From January through May, 10.9% of the global population of 2,825 billionaires made confirmed monetary donations to Covid-19 pandemic-related causes, according to a report published Tuesday by Wealth-X, a market research firm covering the world's wealthiest people.
Other billionaires could have given money through a third party or anonymously, a Wealth-X spokesperson tells CNBC Make It, and "more billionaires are expected to announce pledges in the second half of 2020," according to the report. Some billionaires have also given "non-monetary contributions, such as personal protective equipment," the Wealth X report says.
For instance, a Washington Post survey published in June found that public declarations of "money or in-kind contributions" to the fight against coronavirus from of the 50 richest people in the U.S. equated to less than 0.1% of their combined wealth.
However, some have given hundreds of millions of dollars or more: In April, for example, Twitter co-founder Jack Dorsey donated $1 billion worth of Square stock to charity, including Covid-19 related causes. (Dorsey is currently worth $6.81 billion, according to Bloomberg.) And Bill Gates has donated at least $350 million through the Bill and Melinda Gates Foundation, a spokesperson said on Tuesday. (Gates' net worth is currently $112 billion.)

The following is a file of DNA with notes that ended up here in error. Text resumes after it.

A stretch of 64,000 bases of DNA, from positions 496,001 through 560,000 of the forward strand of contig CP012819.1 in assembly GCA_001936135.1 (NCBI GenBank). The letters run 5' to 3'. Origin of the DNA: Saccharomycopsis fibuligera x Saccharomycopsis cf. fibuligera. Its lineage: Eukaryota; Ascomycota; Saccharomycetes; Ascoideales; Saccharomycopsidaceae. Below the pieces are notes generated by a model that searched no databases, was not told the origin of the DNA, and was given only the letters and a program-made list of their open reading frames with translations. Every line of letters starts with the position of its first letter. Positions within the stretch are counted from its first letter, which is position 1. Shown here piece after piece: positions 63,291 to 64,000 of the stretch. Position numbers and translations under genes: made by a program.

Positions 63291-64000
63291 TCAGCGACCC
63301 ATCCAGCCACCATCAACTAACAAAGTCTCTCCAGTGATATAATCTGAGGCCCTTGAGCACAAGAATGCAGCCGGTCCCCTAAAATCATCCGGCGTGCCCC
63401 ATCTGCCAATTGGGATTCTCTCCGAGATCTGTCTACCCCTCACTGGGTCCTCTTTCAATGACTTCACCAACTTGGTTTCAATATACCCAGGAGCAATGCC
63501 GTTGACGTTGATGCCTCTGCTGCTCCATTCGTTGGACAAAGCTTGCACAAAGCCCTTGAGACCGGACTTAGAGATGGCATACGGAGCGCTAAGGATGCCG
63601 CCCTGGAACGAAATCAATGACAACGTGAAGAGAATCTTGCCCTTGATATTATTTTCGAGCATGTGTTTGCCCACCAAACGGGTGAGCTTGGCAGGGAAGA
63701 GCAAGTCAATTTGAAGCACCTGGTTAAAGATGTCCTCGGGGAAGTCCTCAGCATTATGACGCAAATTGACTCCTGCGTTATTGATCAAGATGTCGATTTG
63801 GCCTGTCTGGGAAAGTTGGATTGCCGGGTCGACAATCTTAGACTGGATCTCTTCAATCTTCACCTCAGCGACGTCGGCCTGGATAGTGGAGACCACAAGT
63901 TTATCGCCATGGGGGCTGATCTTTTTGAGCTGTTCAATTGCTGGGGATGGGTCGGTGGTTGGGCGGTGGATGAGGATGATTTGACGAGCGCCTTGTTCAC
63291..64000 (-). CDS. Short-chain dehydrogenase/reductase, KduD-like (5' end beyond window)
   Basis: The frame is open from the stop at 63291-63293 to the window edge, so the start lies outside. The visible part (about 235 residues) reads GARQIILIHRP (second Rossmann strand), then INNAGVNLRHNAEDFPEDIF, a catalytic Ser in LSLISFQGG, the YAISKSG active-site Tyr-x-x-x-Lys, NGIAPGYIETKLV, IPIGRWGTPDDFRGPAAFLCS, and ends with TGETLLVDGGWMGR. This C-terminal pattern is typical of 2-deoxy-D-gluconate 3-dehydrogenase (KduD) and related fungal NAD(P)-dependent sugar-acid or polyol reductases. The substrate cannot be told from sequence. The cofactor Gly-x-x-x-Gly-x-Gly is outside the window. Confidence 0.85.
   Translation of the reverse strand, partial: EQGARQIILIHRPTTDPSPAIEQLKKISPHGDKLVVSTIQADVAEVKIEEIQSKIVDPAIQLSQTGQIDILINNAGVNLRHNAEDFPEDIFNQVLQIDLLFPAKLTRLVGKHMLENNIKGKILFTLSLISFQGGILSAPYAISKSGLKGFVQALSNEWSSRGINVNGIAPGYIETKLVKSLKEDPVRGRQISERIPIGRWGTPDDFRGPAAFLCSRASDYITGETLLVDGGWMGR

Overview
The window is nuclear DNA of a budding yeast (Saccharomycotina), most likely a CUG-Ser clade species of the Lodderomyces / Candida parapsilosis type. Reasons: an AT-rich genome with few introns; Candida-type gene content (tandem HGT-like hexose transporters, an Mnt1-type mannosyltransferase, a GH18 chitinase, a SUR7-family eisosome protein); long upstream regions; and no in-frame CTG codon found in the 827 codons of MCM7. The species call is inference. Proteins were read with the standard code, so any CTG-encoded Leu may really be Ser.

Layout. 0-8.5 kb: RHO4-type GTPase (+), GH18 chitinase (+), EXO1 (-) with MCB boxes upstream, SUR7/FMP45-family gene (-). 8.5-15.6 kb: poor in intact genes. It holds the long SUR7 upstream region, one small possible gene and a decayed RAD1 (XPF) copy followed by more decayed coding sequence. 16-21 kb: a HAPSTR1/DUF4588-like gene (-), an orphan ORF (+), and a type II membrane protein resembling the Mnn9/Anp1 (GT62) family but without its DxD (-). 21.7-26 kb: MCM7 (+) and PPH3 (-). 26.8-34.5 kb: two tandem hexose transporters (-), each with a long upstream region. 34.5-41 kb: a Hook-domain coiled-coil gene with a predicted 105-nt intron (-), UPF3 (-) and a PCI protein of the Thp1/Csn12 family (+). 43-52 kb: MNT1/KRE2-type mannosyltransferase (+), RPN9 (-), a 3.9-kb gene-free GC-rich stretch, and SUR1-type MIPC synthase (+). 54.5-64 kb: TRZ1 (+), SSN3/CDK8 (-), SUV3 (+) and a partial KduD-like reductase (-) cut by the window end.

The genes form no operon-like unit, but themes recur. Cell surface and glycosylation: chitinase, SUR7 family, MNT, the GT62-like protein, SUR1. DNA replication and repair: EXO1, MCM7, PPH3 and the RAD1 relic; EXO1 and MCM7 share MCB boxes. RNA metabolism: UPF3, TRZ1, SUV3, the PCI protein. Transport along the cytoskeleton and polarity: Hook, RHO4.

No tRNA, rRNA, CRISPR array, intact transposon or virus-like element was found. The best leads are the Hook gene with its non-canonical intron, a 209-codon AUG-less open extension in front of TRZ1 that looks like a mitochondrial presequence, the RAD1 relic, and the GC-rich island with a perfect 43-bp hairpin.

According to the Wealth-X report, taken as a group, the billionaires who confirmed giving money to Covid-19-related causes are wealthier and "quite a bit younger" than those who have not. (More than 15% of billionaires who have donated money are younger than 50, says the report.) Seventy-one percent of the billionaires who donated money to the fight the pandemic are also self-made.
Though billionaires have been criticized for not giving generously enough ("The amounts involved are tiny relative to the fortunes behind them," Robert Reich wrote in Newsweek in April), others point out that billionaires should not be asked to do the work of the federal government.
"It [would] be awesome if Silicon Valley billionaires could do a $6 trillion bailout. They cannot," Silicon Valley insider Sam Altman told CNBC Make It in April. "This is why we have powerful governments for moments like this."
An ideal way for billionaires to help, according to Altman, is for them to pay more taxes so that the government could fund more research and development.